$xmin = floatval($_REQUEST["xmin"]);

  $xmax = floatval($_REQUEST["xmax"]);
  $ymin = floatval($_REQUEST["ymin"]);

  $ymax = floatval($_REQUEST["ymax"]);
 
  $link = pg_Connect("dbname=wigle user=user password=password");

 
  $query = "SELECT AsText(the_geom) as geom, count
            FROM grid
            WHERE ST_Intersects(the_geom,
                                ST_SetSRID(
                                   makebox2d(st_makepoint($xmin,$ymin),
                                             st_makepoint($xmax,$ymax))
                                   ,54004))
            ORDER BY count
            DESC LIMIT 1000";
 
   $result = pg_exec($link, $query);

 
   echo json_encode( pg_fetch_all($result) );
 
   pg_close($link);

Now we can display that data using JavaScript and flashNavigator API:

function getWirelessConcentration ()
{
  // we get current bound and send it to PHP script
  document.getElementById("message").innerHTML = "Loading...";

  var b = fn.getViewBound();
  var query = "&amp;xmin="+b.xMin+"&amp;xmax="+b.xMax+"&amp;ymin="+b.yMin+"&amp;ymax="+b.yMax;

  xmlhttpPost("/wigle/getAP2.php",query,drawWirelessDistribution);
}
 
function drawWirelessDistribution (cells)

{
 
  // first we delete everything that was displayed before
  canvas.deleteAll();
 
  // Json data needs to be evaluated before we can use it

  cells = eval(cells);
 
  // we truncate maximal number of wireless network per cell
  var maxCount = 2000;

 
  var frequency = (Math.PI/2)/maxCount;

  for (i=0; i &lt; cells.length; i++)

  {
    k = cells[i].count;
 
    if (k &gt; maxCount)

    k = maxCount;
 
    red   = Math.sin(frequency*k + 0) * 127 + 128;

    green = Math.sin(frequency*k + 2) * 127 + 128;

    blue  = Math.sin(frequency*k + 4) * 127 + 128;

 
    cells[i].color = RGB2Color(red,green,blue);

    cells[i].alpha = 60;
 
    canvas.deserializeGeometryOpenGIS(cells[i]);

  }
  document.getElementById("message").innerHTML = "";

}
 
function RGB2Color(r,g,b)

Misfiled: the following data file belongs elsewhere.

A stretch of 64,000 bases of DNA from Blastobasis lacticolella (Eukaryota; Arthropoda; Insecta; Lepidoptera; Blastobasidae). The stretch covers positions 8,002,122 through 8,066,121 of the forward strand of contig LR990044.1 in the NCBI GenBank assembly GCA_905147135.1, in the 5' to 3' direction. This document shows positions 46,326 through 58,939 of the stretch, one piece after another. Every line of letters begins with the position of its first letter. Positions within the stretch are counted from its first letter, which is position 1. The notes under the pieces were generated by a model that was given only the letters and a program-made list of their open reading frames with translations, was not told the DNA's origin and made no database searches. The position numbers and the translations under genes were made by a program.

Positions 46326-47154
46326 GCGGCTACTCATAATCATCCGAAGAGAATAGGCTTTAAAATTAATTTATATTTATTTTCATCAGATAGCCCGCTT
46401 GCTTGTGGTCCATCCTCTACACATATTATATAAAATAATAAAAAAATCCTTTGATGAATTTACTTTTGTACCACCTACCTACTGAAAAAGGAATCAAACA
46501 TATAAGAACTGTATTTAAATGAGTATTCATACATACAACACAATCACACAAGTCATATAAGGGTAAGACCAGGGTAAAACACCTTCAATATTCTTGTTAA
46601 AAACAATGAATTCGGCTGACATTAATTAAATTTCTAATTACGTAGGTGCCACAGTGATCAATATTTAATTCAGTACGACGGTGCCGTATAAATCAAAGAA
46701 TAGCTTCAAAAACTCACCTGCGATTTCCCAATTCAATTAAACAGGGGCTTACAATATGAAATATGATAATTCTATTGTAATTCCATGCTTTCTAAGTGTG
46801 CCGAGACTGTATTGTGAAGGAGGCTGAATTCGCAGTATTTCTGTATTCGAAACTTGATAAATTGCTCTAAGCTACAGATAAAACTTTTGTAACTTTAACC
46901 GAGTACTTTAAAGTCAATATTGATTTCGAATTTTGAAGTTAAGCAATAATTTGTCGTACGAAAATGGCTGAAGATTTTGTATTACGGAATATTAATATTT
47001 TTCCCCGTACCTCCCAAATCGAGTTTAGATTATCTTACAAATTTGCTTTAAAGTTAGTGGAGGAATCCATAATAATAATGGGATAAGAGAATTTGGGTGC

{
  // convets RGB formated color to integer

  return (r &amp; 0xff) *0x10000 | (g &amp; 0xff)*0x100 | (b &amp; 0xff);

}

WiFi Access Points display

To display wireless access points we need to define area in which we want to display them. Currently there are around 500 000 wireless networks in Chicago according to WiGLE database, so it would be impossible to display all of them at once.

Area will be defined by use of mouse. To define area it’s necessary to hold left mouse button down and then drag mouse to define circle radius. To display access points mouse button must be released. Wireless networks are display accordingly to zoom level. In some areas there is too many wireless networks so on in those areas some wireless networks will be discarded. To show more wireless networks it’s necessary to zoom in.

Wireless network markers are colored according to their QoS value. QoS is WiGLE value that define quality of access point location. Some access points have been maybe submitted few years ago and only by one user, so those access point will have low QoS and will be colored red.

Wireless access point display

Here is the JavaScript code for circle drawing using flashNavigator API:

function fnOnMouseDown(evt)
{
  /* on mouse down we store current mouse data
  like x and y coordinates */
 
  if (selectAreaTool)

    areaData = evt;
}
 
function fnOnMouseUp(evt)

{
  /* on mouse up we start loading access point data */
 
  if (selectAreaTool)
  {
    document.getElementById("message").innerHTML = "Loading...";

    query  = "&amp;x="+areaData.x+"&amp;y="+areaData.y+"&amp;r="+areaData.d;

    query += "&amp;s="+fn.getScale();
    xmlhttpPost("/wigle/getAP.php",query,getAP);

    fn.setTool('DragTool');
    selectAreaTool = 0;
  }

  else
    updateWithTimer();
}
 
function fnOnMouseMove(evt)

{
  /* during mouse move we need to calculate circle radius
     and draw the circle using flashNavigator API */
 
  if (!selectAreaTool || !areaData) return;

  var xx = areaData.x-evt.x;
  var yy = areaData.y-evt.y;

  var radius = Math.sqrt(xx*xx+yy*yy);

  if (radius &gt; 500) radius = 500;

 
  areaData.radius = radius;
 
  if (areaData.circle)

    canvas.remove(areaData.circle);
 
  var c = canvas.drawCircle(areaData.x, areaData.y, radius, 0x0000ff, 30);

  areaData.circle = c;
}

To gather wireless network location data we use following PHP script:

function dist($x1,$y1,$x2,$y2)

{
  $x = $x1-$x2;
  $y = $y1-$y2;

  return sqrt($x*$x+$y*$y);
}

 
$x = floatval($_REQUEST["x"]);
$y = floatval($_REQUEST["y"]);

$r = floatval($_REQUEST["r"]);
$scale = floatval($_REQUEST["s"]);

 
$bound_check = "";
if (isset($_REQUEST["xmin"]))

{
  $xmin = floatval($_REQUEST["xmin"]);